Ten groundbreaking specific instances
The NCP’s compendium of ten groundbreaking, international specific instances illustrates the possibilities the grievance mechanism represents. All of the cases selected have either led to some form of restitution or compensation for the complainant, or to the NCP issuing recommendations to the companies on how to operate responsibly in line with the OECD Guidelines.
Online mediation – Mediation during the pandemic
The pandemic greatly impacted the way meetings were held also in 2021, including for mediation. The NCP started mediation in one specific instance early in 2021, involving multiple parties in different regions and time zones. Physical meetings were not possible, and mediation was carried out via Zoom.
Many NCPs have carried out online mediation during the pandemic, and the NCPs have exchanged experience and learnt from each other. Norway’s NCP has found online mediation demanding. However, expedient technical assistance and professional mediators and interpreters have nonetheless made it work across languages, time zones and different opinions.
External mediators – new practice
The NCP increasingly makes use of external expertise in mediation between the parties in specific instances. The cases are often complex and it may be beneficial to draw on expertise with respect to mediation and the issues raised.
Through an informal collaboration with the National Mediator of Norway, the NCP has drawn on the experience of National Mediator Mats Ruland and mediator Nils-Henrik von der Fehr. The NCP has also recruited international experts to mediate in specific instances.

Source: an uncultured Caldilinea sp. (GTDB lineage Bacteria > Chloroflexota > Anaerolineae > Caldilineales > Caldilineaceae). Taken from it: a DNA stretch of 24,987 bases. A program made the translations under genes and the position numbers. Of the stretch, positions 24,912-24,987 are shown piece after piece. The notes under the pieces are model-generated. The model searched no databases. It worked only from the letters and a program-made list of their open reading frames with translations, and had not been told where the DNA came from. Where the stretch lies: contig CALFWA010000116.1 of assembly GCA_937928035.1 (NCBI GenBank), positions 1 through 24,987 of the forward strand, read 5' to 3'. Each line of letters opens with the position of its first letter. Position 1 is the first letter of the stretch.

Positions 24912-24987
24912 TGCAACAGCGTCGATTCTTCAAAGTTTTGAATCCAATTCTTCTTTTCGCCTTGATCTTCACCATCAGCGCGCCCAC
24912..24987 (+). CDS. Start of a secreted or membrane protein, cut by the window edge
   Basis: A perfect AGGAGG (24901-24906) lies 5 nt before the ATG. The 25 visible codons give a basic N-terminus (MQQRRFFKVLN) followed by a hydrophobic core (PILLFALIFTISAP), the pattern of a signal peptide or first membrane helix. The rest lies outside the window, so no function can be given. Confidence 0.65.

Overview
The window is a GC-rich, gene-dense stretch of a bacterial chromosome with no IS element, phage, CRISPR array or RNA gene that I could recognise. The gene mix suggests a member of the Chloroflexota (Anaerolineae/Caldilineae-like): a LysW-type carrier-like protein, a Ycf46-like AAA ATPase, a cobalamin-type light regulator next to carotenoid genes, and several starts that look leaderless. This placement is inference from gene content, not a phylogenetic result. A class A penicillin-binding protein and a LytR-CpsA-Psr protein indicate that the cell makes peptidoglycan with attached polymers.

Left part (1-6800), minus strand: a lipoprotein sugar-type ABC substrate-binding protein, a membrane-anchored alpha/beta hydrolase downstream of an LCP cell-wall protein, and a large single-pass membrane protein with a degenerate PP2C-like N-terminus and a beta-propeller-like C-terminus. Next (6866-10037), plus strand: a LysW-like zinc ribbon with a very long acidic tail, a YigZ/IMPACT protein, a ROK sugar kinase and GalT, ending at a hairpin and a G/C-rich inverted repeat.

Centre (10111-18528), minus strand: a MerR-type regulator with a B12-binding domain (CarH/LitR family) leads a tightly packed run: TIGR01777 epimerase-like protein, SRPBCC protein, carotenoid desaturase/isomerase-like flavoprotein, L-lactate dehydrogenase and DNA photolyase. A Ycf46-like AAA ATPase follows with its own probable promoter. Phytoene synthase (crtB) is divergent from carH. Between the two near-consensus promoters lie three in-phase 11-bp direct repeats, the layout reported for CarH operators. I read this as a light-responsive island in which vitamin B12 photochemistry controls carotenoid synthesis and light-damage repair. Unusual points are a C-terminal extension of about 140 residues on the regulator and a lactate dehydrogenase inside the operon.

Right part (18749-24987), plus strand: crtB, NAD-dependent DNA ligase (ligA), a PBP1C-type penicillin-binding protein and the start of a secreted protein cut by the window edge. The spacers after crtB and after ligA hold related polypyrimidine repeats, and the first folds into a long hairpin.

During 2021, the OECD has established a dedicated resource database where professional mediators can register their interest and assist in mediation for different countries’ NCPs.
A grievance mechanism that yields results
What can be achieved through dialogue and mediation? What criteria must be fulfilled for the NCP to accept a complaint? What solutions are available? These were the topics discussed at the NCP’s seminar on the grievance mechanism.
One of the tasks assigned to the National Contact Point system is to raise awareness among organisations, local communities and individualsthat they have a place to turn when they believe companies have failed to observe the OECD Guidelines. The seminar held at Litteraturhuset in Oslo on 1 November 2021 was an important element in this work.
OECD Watch is monitoring
The seminar gave participants from civil society organisations, trade unions, the business sector and academia the chance to hear interesting speakers who elucidated various aspects of the grievance mechanism.
Joseph Wilde-Ramsing gave the introductory talk on the possibilities and achievements of the grievance mechanism, exemplifying good practice in the NCPs’ handling of specific instances. He represents OECD Watch, a global network of organisations that helps civil society to use the grievance mechanism.
The first climate complaint
Peter Ras from the organisation Oxfam Novib and Arnaud Stuart from the international bank ING, both based in the Netherlands, provided unique insight into how the parties on both sides of the table may experience the complaints process.
They were involved in the first ever climate-related complaint in 2017. Oxfam Novib was one of four organisations claiming that ING, through its investments in fossil fuels, violated the OECD Guidelines. The result was a ground-breaking agreement, that saw ING committing to setting climate goals for its loan portfolio.
Professor Knut Kaasen at the University of Oslo and National Mediator of Norway Mats Ruland are involved in the mediation of a specific instance against a Norwegian company. They gave the participants an introduction to what makes for good mediation, and how trust can be built in cases where there is a great deal of distance between the parties at the outset.
The seminar concluded with group work, where the participants got the chance to have a go at submitting complaints, based on cases concerning environmental issues, indigenous rights and trade union rights.